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Jewelry rendering advice


#1

Hello fellow jewelers, Can anyone give me some great advice on
jewelry rendering? I want my designs to be viewed on a professional
level. I was thinking about using grey illustration paper and
sketching my designs in color pencil. Am I heading in the right
direction?

Thank you,
Rachel Dow


#2

Personally I prefer colored pencil on heavy black paper (I use
construction paper). The main thing to make it look "professional’
is to display it correctly. Put your drawings in a manilla envelope
and it looks pretty amateurish; framed in white and nicely arranged
in a portfolio and you’ve got something to be proud of.

Larry


#3

Try this book for very thorough info on pro rendering.-“The Art Of
Jewelry Design” by Maurice P. Galli, Dominique Riviere, and Fanfan
Li. It is a definitive resource for jewelry design/rendering. It is a
rather large, hardback book, measuring 12 x 10. Kind of expensive
too. I paid $60 for it several years ago. But probably the best I’ve
come across on this subject, in years.

The Art of Jewelry Design: Principles of Design, Rings and Earrings
~Maurice P. Galli , Nina Giambelli , Dominique Riviere , Fanfan Li
$59.95
Media: Hardcover
Manufacturer : Schiffer Publishing
Release data : 01 October, 1999

http://www.ganoksin.com/jewelry-books/us/product/0887405622.htm

Ed in Kokomo


#4

Hello Rachel - I teach Jewelry Design-Rendering at Minneapolis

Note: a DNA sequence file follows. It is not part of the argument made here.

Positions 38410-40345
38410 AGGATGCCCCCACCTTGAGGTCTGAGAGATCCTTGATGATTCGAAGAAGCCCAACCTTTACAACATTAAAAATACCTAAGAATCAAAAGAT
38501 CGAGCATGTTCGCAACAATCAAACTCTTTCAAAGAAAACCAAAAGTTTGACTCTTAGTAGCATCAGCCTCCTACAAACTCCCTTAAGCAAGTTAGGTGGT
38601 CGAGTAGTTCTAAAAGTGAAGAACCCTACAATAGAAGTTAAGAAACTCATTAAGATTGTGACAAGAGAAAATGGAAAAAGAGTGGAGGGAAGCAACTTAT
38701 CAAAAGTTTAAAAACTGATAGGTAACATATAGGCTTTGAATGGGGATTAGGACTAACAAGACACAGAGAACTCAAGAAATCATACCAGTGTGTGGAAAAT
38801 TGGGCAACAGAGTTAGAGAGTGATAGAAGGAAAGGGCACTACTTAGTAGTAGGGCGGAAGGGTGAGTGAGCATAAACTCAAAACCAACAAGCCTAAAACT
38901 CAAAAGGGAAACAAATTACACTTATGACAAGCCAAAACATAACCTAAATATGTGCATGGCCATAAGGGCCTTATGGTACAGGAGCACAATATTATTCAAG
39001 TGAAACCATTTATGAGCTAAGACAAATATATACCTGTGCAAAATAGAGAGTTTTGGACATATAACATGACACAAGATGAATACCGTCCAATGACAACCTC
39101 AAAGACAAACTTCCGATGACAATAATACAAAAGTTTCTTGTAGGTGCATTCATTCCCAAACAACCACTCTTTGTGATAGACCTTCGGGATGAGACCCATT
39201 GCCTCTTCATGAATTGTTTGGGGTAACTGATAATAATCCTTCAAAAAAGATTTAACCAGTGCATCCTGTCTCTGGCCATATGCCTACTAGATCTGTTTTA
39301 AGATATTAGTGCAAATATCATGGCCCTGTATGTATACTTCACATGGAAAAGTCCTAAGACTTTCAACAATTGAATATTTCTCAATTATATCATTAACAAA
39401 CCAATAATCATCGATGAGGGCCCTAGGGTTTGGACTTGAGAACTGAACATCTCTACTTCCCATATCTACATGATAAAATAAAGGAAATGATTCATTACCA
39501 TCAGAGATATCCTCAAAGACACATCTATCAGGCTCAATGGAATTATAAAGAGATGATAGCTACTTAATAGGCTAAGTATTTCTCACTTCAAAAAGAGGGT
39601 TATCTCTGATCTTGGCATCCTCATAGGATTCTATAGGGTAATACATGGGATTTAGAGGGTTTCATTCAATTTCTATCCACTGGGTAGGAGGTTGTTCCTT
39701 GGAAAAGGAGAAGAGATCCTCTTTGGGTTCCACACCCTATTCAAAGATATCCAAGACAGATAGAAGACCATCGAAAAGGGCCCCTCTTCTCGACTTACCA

Community & Technical College in our Jewelry Department program. You
definitely are headed in the right direction ! Here is a short list
of items that will be very helpful to you in getting started.

GOOD LIGHTING IS A MUST.

1. A fine acid-free marker such as a Micron 03
2. Bristol or Vellum paper
3. Grey paper - various shades & textures.
4. Magic Rub eraser
5. Erasable colored pencil set (at least 24 colors)
6. Template set
7. 6 inch ruler
8. Fixatif spray for your finished piece
9. 4x6 or 5x7 matte boards
10. A white 'gel' pen for reflection and hilights
11. Tracing paper

Make sure you do your drawings on a hard surface (no paper or tablet
under your design paper)

If you’re right handed try to work from the top left side to the
bottom right side of the design so you don’t smudge your work.

Finally, I advise all students to use reference materials or jewelry
magazines to observe/study the light reflections, shadows, and color
tone variations in photographs of jewelry. There are some fabulous
books out there on jewelry illustration Adolpho Matteo (not sure if
I spelled it correctly) is one of the best.

Best of success to you, and never, never throw anything away that
you’ve drawn… keep it in a journal. I can also email some of my
colored renderings to you if you want to see my technique… but
everyone is a little different, so I hope more people add to this
advice.

Margie Mersky
http://www.mmwaxmodels.com


#5

B"H

This is actually something I have a bit of expertise in (being a
designer not a metal smith – at least I haven’t actually worked in
metal in about 20 or so years).

When I was at FIT, I learned how to render designs with paint on